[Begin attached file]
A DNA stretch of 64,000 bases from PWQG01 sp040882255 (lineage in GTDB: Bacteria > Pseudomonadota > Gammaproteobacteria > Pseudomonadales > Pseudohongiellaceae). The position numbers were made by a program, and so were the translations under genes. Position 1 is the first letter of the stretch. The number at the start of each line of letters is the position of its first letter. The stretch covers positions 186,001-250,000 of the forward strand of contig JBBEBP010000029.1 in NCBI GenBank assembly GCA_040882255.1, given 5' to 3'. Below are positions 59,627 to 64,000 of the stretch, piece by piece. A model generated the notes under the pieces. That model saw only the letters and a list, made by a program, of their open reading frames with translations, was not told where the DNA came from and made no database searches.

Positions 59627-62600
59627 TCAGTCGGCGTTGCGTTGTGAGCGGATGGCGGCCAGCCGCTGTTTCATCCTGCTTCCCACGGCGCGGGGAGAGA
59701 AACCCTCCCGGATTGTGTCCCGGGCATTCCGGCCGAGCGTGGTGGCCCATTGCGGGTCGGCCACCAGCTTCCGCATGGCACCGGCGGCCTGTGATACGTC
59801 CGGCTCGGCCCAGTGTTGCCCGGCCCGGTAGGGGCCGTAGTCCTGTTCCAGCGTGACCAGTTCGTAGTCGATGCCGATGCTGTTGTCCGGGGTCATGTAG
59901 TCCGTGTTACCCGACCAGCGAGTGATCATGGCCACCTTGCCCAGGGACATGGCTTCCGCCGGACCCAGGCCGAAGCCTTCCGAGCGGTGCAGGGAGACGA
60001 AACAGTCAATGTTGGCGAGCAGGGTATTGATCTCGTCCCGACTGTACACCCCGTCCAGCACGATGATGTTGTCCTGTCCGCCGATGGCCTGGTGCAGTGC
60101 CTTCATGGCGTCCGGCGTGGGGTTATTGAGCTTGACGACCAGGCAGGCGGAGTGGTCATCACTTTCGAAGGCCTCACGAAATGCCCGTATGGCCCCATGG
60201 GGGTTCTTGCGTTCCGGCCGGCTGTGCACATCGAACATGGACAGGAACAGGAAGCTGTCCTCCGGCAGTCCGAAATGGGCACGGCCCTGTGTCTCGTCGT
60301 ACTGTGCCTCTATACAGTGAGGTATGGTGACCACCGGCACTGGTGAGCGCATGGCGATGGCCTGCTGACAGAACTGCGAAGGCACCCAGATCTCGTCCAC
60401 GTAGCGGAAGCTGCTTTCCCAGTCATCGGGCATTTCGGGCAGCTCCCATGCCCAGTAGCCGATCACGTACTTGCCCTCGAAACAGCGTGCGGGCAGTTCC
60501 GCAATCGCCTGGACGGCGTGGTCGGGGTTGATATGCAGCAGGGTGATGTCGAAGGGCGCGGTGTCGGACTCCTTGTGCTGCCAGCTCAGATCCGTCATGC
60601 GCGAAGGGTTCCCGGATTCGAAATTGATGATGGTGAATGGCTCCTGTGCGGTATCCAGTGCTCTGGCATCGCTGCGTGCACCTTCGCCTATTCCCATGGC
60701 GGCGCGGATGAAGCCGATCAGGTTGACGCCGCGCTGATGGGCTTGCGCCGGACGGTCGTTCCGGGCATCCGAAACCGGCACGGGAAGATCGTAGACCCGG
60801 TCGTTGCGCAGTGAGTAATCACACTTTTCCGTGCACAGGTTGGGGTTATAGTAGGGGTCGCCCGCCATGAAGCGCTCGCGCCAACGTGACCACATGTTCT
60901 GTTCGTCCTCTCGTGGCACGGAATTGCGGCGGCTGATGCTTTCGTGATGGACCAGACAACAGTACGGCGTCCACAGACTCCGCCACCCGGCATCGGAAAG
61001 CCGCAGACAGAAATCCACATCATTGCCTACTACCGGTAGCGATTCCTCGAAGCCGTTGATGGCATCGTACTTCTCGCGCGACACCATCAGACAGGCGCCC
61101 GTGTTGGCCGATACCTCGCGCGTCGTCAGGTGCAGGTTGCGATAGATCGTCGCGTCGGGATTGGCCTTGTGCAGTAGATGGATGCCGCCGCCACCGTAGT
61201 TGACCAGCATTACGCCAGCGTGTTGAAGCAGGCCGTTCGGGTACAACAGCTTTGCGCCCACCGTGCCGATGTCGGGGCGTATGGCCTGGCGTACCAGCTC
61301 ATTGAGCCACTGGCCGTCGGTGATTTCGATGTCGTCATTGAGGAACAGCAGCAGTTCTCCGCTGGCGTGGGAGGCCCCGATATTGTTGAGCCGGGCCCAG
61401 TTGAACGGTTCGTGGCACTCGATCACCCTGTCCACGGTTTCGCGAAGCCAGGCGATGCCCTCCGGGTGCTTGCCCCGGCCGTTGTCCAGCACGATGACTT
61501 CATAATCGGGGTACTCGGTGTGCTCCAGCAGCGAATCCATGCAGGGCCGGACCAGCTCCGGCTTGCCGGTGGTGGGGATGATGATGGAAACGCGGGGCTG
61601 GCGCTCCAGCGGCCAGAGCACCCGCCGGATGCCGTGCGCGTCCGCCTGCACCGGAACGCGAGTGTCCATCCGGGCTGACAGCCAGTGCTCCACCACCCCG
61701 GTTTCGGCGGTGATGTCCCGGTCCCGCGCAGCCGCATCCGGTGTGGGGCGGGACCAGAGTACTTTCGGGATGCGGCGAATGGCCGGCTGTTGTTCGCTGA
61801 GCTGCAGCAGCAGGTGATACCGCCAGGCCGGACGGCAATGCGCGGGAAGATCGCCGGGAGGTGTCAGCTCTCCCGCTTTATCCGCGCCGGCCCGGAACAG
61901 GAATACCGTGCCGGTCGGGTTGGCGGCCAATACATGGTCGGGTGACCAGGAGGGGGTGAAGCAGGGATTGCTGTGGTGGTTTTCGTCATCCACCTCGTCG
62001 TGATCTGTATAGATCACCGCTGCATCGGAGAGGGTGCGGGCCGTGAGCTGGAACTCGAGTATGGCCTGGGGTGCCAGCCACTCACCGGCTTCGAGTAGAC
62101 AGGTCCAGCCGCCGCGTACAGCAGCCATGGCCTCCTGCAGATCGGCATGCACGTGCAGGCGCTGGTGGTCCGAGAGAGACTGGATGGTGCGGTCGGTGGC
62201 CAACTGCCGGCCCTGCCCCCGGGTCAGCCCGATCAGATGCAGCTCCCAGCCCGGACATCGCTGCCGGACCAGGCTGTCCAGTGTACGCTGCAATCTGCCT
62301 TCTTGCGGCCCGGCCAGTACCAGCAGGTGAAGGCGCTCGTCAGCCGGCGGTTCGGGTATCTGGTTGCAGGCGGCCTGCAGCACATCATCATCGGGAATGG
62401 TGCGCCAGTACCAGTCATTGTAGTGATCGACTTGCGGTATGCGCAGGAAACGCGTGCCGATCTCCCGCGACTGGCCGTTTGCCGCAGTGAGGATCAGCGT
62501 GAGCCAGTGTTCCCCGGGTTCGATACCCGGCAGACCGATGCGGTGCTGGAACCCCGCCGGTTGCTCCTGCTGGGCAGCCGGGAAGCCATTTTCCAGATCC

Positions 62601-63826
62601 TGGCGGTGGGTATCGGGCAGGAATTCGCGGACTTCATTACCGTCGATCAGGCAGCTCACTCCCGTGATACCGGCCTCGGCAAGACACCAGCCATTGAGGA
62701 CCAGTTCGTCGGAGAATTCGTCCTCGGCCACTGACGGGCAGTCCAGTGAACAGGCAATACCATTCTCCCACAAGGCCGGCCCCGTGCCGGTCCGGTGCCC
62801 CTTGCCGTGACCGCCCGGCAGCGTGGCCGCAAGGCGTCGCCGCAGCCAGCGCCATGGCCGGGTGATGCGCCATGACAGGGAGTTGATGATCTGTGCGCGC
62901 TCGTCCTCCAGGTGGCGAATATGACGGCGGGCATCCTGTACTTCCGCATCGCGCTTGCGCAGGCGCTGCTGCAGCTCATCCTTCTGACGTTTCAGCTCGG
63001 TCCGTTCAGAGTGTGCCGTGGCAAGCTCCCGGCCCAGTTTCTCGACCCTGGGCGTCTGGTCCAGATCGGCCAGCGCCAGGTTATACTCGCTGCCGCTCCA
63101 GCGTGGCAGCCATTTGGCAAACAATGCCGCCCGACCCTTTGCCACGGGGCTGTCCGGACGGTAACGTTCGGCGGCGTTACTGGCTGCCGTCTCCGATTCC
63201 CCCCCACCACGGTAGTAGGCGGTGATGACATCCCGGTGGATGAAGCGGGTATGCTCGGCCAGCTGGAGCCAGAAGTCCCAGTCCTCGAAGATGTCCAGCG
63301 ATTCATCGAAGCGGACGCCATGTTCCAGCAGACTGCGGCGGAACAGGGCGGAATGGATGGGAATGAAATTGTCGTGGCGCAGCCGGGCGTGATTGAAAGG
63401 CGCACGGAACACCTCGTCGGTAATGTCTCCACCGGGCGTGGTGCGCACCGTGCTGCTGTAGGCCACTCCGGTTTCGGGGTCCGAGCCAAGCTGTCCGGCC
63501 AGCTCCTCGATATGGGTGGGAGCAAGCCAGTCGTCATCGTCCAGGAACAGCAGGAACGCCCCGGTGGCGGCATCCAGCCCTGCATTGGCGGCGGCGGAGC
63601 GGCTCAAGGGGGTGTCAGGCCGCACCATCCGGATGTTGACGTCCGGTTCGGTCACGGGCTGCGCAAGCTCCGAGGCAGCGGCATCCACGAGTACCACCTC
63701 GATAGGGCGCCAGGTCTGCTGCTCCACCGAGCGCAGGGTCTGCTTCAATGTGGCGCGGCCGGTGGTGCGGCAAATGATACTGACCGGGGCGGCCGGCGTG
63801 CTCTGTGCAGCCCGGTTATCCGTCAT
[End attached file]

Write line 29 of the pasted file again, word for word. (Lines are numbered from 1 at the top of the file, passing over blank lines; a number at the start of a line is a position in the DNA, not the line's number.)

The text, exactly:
62201 CAACTGCCGGCCCTGCCCCCGGGTCAGCCCGATCAGATGCAGCTCCCAGCCCGGACATCGCTGCCGGACCAGGCTGTCCAGTGTACGCTGCAATCTGCCT